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Ann Vasc Surg. 2008 May-Jun;22(3):481-91. doi: 10.1016/j.avsg.2007.12.012. Epub 2008 Apr 14.

Does diabetes mellitus play a role in restenosis and patency rates following lower extremity peripheral arterial revascularization? A critical overview.

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Department of Clinical Biochemistry, Royal Free Hospital, Royal Free Medical School, University College of London, London, UK.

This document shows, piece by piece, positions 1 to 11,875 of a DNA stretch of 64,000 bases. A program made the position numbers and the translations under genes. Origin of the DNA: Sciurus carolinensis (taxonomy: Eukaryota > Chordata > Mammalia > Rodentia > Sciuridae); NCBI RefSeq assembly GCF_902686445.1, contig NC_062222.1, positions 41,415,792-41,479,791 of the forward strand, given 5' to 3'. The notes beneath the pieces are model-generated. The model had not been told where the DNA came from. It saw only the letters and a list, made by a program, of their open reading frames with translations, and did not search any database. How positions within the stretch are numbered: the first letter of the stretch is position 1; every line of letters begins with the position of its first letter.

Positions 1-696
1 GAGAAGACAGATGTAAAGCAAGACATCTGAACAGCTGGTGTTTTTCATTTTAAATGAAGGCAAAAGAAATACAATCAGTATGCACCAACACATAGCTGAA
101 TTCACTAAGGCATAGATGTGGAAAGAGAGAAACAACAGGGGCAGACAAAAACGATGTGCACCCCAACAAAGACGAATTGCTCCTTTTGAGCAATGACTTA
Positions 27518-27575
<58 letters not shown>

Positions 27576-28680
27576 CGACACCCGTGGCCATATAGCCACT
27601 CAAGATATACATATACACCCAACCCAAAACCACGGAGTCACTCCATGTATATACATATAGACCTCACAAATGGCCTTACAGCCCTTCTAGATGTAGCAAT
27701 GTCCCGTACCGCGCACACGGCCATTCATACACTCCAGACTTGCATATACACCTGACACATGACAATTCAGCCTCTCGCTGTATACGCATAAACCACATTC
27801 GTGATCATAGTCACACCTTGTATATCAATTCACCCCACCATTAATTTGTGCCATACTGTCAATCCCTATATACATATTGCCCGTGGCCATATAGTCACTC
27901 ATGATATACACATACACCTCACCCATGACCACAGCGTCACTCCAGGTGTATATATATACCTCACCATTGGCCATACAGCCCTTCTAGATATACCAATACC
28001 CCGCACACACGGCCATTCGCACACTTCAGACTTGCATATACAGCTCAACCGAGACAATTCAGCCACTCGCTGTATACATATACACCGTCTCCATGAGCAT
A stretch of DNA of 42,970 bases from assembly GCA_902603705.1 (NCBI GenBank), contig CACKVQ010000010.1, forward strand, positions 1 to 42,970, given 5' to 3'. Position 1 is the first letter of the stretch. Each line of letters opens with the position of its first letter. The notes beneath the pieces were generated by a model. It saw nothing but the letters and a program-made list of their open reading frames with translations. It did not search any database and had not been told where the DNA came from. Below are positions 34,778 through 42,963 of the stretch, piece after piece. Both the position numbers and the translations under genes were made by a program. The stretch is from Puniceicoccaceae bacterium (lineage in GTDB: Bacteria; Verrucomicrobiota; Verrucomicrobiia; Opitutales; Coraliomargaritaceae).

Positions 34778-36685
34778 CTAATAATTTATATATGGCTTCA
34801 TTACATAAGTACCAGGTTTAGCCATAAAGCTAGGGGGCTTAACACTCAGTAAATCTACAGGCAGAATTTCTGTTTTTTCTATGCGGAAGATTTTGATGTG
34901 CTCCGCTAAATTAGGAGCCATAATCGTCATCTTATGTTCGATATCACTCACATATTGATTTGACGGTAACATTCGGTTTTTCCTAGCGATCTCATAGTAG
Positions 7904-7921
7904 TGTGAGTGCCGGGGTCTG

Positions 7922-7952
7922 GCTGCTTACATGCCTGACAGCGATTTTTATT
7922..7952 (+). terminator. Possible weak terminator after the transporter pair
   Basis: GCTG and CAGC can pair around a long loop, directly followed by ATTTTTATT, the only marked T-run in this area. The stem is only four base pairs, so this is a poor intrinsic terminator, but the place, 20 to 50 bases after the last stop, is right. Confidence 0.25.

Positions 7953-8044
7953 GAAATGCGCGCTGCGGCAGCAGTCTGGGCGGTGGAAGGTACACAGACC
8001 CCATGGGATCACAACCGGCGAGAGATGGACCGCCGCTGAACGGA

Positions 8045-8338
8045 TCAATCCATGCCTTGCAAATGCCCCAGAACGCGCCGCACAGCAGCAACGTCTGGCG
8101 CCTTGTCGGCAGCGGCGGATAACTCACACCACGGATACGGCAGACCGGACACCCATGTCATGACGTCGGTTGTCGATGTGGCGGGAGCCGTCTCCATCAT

Patients with diabetes mellitus (DM) are at increased risk of developing lower extremity peripheral arterial disease (PAD). The effect of DM on restenosis and patency rates in patients with PAD undergoing surgical revascularization or percutaneous interventions has not been fully clarified. We therefore critically reviewed the role of DM in restenosis, as well as primary and secondary patency rates in these patients. We searched Medline for studies investigating the effect of DM on restenosis (primary and secondary patency) rates in patients undergoing surgical/percutaneous interventions for the treatment of lower extremity PAD. Search terms used were "diabetes and peripheral arterial disease," "angioplasty," "restenosis," "revascularization," "patency rates," and "in-stent restenosis." Diabetic patients with PAD have similar restenosis, primary patency, and secondary patency rates compared with nondiabetic patients. However, mortality and amputation rates are increased in patients with DM. This increased risk of mortality and amputation may distort the estimation of restenosis and patency rates. Strict glucose control should be implemented in diabetic patients. Additionally, the use of antiplatelet agents and statins may have a beneficial effect on restenosis and patency rates. The role of radiation therapy in preventing restenosis remains to be determined. Patients with PAD and DM should receive optimal medical therapy to improve cardiovascular outcome and decrease functional decline. The direct involvement of vascular surgeons in the management of PAD patients is essential to reduce the incidence of cardiovascular events and mortality rates.

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